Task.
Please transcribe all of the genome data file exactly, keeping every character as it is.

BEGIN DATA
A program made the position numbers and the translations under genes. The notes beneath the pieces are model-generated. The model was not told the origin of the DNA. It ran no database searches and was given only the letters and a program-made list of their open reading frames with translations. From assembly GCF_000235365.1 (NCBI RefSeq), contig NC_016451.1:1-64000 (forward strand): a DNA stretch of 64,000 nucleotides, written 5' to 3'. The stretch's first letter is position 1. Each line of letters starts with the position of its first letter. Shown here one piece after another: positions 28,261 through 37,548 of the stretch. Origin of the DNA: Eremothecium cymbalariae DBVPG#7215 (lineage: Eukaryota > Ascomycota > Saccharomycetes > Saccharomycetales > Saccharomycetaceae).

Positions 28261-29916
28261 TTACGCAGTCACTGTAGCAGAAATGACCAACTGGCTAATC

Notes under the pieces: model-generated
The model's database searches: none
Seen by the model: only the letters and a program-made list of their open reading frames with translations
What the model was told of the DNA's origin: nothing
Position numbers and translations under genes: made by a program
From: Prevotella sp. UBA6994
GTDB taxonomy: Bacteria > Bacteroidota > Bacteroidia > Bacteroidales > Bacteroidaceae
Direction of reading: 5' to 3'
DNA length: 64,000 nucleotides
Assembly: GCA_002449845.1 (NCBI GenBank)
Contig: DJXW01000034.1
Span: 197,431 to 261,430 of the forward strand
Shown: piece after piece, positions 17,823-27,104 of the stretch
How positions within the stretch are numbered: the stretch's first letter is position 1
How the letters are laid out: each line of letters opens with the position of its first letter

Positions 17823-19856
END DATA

A program made the position numbers and the translations under genes. The notes beneath the pieces are model-generated. The model was not told the origin of the DNA. It ran no database searches and was given only the letters and a program-made list of their open reading frames with translations. From assembly GCF_000235365.1 (NCBI RefSeq), contig NC_016451.1:1-64000 (forward strand): a DNA stretch of 64,000 nucleotides, written 5' to 3'. The stretch's first letter is position 1. Each line of letters starts with the position of its first letter. Shown here one piece after another: positions 28,261 through 37,548 of the stretch. Origin of the DNA: Eremothecium cymbalariae DBVPG#7215 (lineage: Eukaryota > Ascomycota > Saccharomycetes > Saccharomycetales > Saccharomycetaceae).

Positions 28261-29916
28261 TTACGCAGTCACTGTAGCAGAAATGACCAACTGGCTAATC

Notes under the pieces: model-generated
The model's database searches: none
Seen by the model: only the letters and a program-made list of their open reading frames with translations
What the model was told of the DNA's origin: nothing
Position numbers and translations under genes: made by a program
From: Prevotella sp. UBA6994
GTDB taxonomy: Bacteria > Bacteroidota > Bacteroidia > Bacteroidales > Bacteroidaceae
Direction of reading: 5' to 3'
DNA length: 64,000 nucleotides
Assembly: GCA_002449845.1 (NCBI GenBank)
Contig: DJXW01000034.1
Span: 197,431 to 261,430 of the forward strand
Shown: piece after piece, positions 17,823-27,104 of the stretch
How positions within the stretch are numbered: the stretch's first letter is position 1
How the letters are laid out: each line of letters opens with the position of its first letter

Positions 17823-19856